- Grain puffs
- Cut-up fruit
When to Start Finger Foods
You can introduce finger food at six months, and many parents choose to start with finger food instead of purées. Try sharing bits of your meal with your baby and storing healthy alternatives in the fridge for convenience.
You can start with:
- Cut-up fruit (melon or banana)
- Strips of roasted sweet potato or apple
- Pieces of avocado toast
- Bite-size pieces of chicken or fish
- Scrambled or hard-boiled eggs
When to Introduce Fruit Juice
You shouldn’t introduce juice before six months of life, and most doctors don’t recommend giving babies (or even kids) juice very often. Juice has little nutrition and can cause diarrhea and tooth decay. When you do offer juice, serve 100% fruit juice and no more than four ounces a day. Offering water or juice at mealtimes is made easier and more fun with ourreusable silicone straws, which bend at the tip and can be cut to size. Even better: dentists recommend using straws to cut down on tooth decay. Straws bring the juice to the back of the mouth, leaving less chance for sugar to sit on those baby teeth.
How Should I Prepare Food For My Child to Eat?
There are two common methods of feeding solid food to infants: baby-led weaning (BLW) and purées. While some parents choose one or the other, a combined approach is also a great option. Feel free to start with purées, adding in small pieces of cut-up food, and working in different textures and flavors.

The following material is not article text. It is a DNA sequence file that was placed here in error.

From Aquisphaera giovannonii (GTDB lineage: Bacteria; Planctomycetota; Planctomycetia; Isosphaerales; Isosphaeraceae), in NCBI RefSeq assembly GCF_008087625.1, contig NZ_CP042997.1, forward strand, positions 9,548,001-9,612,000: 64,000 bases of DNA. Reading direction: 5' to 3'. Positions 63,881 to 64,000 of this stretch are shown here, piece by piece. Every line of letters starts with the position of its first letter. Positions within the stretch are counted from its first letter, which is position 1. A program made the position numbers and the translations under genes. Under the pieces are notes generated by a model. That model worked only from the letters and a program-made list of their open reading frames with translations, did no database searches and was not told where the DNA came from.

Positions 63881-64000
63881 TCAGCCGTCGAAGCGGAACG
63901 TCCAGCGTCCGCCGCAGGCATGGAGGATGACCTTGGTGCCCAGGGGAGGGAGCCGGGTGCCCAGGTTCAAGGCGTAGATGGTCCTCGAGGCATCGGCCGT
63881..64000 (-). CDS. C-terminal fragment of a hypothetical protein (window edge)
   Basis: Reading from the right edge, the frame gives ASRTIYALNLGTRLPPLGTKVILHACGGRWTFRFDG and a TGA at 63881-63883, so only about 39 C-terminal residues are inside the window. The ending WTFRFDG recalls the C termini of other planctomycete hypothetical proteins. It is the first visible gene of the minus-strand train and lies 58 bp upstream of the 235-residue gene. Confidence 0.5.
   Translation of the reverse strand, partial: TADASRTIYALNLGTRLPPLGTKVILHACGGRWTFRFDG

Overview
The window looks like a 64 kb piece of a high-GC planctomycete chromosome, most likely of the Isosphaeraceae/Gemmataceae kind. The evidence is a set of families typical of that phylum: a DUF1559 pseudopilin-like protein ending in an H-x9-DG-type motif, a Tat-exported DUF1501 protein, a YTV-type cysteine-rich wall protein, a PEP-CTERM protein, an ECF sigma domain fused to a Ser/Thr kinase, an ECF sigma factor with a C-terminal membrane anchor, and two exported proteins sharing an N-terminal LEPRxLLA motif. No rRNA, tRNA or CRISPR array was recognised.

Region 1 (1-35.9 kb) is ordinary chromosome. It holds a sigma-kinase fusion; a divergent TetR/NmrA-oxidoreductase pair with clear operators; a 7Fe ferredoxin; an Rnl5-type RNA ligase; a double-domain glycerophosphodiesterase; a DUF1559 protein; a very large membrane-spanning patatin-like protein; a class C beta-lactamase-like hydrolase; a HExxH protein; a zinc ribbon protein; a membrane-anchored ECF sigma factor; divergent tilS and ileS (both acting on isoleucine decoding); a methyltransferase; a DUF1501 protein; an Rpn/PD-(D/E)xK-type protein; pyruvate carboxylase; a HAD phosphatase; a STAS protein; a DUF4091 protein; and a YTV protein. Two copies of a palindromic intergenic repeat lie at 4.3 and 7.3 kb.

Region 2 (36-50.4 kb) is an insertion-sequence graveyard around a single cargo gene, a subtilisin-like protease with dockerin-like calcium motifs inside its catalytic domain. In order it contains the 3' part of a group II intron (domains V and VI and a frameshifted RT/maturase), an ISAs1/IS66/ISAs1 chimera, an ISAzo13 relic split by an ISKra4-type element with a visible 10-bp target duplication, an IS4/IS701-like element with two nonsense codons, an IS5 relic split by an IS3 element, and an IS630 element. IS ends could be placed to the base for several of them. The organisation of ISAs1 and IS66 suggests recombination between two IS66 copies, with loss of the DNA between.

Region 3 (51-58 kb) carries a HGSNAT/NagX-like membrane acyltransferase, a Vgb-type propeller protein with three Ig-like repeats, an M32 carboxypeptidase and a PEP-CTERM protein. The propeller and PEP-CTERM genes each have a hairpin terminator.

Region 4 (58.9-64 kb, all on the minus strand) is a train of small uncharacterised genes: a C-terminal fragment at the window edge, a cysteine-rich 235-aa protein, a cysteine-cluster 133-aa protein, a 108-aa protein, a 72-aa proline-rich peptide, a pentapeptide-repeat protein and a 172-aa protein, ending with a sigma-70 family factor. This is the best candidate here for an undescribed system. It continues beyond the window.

Keep in mind that the majority of your child’s nutrition before a year will come from breast milk or formula, and solid foods should complement that, never replace it.
BLW puts your baby in charge of a sensory eating adventure and means that instead of puréeing fruits and veggies or buying traditional baby food, they feed themselves. Check out our section on choking hazards below before getting started.
You can serve any cut-up or bite-size finger food, including:
- Steamed veggies
It may take them a while to get the hang of it, but BLW encourages hand-eye coordination, healthy eating habits, and self-regulation. It’s also a lot of fun!
Even if you do choose BLW, spoon-feeding will likely still be a part of your life. Other caregivers, such as grandparents, may feel more comfortable with spoon-feeding, and it’s also easier on the go. Also, be sure not to skip over the purée texture, or your child may end up grossed out by yogurt, soup, and applesauce.
As long as your baby is eating healthy, it's always good parenting!